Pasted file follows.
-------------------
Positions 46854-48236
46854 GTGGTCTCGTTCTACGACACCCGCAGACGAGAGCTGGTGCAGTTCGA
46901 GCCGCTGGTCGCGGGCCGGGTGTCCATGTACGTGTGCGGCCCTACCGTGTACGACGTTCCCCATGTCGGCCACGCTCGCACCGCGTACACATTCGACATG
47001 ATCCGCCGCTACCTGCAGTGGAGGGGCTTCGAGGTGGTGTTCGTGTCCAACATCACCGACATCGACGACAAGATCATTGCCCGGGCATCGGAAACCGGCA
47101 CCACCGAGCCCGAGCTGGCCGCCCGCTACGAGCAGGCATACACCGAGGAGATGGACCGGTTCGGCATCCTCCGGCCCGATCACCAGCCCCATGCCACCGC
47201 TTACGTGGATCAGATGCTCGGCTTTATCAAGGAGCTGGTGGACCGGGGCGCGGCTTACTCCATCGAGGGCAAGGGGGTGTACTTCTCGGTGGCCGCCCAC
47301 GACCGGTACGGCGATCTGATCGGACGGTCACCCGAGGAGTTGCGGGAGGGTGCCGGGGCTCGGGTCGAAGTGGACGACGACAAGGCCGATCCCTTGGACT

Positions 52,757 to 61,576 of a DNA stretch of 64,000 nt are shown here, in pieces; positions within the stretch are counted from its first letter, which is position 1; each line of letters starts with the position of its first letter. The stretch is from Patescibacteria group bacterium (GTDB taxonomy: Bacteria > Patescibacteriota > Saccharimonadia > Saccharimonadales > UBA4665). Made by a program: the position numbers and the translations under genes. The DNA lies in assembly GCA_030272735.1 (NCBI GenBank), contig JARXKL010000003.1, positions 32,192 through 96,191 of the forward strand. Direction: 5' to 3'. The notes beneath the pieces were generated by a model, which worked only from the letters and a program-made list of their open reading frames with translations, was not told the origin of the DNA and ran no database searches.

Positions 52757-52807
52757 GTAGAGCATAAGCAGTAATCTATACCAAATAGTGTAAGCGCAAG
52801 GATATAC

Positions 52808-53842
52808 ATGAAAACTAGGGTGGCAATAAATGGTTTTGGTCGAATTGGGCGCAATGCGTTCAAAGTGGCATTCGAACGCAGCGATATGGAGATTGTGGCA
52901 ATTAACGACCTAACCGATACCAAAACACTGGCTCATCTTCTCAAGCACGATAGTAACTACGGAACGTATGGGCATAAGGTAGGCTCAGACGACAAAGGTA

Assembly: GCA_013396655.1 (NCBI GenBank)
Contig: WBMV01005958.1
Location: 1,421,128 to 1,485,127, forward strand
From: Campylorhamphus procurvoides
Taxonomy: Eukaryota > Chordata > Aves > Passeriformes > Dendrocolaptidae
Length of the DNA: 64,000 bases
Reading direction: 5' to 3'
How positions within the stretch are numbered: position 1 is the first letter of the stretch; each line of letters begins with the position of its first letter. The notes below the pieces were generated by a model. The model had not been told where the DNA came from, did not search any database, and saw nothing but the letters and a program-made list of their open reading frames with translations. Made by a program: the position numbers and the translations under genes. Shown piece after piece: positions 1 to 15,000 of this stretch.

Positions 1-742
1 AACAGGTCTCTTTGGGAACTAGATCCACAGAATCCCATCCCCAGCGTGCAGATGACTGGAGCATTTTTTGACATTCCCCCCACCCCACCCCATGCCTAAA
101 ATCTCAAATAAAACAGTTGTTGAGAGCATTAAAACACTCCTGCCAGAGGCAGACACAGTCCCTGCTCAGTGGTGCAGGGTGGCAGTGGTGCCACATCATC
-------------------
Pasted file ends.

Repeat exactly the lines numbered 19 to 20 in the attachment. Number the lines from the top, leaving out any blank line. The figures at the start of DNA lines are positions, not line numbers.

Taxonomy: Eukaryota > Chordata > Aves > Passeriformes > Dendrocolaptidae
Length of the DNA: 64,000 bases